The incident near Rome raised fears of increased pillaging and theft during the 2000 jubilee, when 20 million pilgrims are expected for festivities to mark the start of Christianity's third millennium. Although the marble column has no great monetary value, it was another case of someone - whether a tourist or a professional thief - stealing a relic to keep as a souvenir.
The more tourists flock to Rome, the more artefacts will be pillaged, General Roberto Conforti, commander of the carabinieri art theft squad, warned. Already, 1,500 to 2,000 pieces of art are stolen each year. Investigators suspect that over the weekend thieves climbed over a wire fence protecting Hadrian's villa, dislodged the marble column and loaded it on to a waiting truck.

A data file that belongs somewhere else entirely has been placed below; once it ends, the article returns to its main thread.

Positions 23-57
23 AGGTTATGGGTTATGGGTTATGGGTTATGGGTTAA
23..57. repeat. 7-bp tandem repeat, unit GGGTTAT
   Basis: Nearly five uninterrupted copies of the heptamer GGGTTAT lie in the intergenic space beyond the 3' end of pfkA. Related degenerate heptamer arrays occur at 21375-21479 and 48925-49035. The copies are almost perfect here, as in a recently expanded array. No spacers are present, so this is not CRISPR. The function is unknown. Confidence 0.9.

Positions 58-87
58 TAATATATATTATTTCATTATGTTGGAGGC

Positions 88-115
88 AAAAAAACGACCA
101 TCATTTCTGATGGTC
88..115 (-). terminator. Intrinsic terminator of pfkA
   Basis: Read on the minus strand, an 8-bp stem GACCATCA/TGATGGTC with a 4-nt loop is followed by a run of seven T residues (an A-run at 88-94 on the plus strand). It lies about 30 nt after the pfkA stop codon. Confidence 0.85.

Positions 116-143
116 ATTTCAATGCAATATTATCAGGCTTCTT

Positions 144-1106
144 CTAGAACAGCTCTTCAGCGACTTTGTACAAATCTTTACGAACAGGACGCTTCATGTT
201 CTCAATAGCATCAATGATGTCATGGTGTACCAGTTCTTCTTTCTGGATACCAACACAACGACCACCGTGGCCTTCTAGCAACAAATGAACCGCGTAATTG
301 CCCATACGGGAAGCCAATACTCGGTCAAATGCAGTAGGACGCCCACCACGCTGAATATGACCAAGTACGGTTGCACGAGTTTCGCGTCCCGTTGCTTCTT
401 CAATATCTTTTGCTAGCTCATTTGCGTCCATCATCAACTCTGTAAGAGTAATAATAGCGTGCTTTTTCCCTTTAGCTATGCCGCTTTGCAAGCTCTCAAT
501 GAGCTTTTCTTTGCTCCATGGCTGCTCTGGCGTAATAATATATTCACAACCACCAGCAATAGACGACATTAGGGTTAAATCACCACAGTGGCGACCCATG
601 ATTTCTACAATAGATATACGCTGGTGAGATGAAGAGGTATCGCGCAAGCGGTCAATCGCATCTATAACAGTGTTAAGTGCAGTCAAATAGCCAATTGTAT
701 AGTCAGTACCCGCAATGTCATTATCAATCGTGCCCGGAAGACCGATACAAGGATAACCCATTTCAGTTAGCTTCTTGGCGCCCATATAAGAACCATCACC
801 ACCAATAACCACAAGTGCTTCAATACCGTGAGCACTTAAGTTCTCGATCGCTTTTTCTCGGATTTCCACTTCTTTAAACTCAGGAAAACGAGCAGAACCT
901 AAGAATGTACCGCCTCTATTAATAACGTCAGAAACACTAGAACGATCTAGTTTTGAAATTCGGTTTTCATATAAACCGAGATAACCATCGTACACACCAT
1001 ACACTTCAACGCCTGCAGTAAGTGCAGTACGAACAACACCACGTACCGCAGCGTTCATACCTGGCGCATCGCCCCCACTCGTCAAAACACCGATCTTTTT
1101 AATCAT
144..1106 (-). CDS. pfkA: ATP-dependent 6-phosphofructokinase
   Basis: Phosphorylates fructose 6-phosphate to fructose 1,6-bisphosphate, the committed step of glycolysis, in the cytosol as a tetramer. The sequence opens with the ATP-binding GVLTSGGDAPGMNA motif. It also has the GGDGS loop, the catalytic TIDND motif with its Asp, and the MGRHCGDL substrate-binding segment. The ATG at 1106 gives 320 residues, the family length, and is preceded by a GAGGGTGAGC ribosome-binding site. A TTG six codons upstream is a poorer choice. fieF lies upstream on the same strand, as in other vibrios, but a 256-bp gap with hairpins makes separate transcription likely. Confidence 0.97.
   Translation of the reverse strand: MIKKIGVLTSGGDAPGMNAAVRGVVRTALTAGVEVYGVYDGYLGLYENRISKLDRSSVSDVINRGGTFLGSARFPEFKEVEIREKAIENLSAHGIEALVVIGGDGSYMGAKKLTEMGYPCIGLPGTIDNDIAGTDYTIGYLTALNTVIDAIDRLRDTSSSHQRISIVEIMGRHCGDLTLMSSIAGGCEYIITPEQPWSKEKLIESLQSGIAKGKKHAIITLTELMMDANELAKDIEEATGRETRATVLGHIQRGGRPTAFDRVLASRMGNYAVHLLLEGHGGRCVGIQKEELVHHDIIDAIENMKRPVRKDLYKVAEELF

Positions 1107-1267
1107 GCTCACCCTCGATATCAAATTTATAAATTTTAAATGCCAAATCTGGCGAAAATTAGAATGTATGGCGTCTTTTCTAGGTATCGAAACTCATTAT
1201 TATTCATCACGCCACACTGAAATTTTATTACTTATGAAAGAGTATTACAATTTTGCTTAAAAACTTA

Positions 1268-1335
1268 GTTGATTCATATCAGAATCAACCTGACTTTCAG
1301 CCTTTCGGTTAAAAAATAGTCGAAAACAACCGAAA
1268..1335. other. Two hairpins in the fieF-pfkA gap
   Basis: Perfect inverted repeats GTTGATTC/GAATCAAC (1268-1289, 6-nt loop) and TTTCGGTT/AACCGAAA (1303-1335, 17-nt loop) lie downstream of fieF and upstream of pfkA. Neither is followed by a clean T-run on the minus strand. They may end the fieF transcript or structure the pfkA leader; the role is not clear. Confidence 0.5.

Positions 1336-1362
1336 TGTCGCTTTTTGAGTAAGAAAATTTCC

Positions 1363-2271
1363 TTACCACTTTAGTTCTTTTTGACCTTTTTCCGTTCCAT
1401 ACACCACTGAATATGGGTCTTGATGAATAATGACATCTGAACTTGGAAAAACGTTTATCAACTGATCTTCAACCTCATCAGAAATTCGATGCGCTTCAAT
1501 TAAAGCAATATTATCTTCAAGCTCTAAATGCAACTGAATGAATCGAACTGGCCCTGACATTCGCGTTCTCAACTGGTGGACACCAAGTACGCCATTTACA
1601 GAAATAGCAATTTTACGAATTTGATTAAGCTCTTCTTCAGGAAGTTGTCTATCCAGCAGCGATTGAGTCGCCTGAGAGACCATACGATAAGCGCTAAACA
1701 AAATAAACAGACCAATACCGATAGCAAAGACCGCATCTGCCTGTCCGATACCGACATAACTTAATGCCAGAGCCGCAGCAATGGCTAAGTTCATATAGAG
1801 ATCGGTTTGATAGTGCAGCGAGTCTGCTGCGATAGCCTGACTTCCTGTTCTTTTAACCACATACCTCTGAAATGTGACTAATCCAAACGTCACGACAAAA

Hadrian's villa, about 9 miles (15km) north of Rome, was the largest and richest in the Roman Empire. Hadrian began building it in 117AD, the year he became emperor, and finished it 10 years later.
The villa is kept under surveillance by several guards but the alarm system does not cover its entire 300-acre perimeter and there are no surveillance cameras.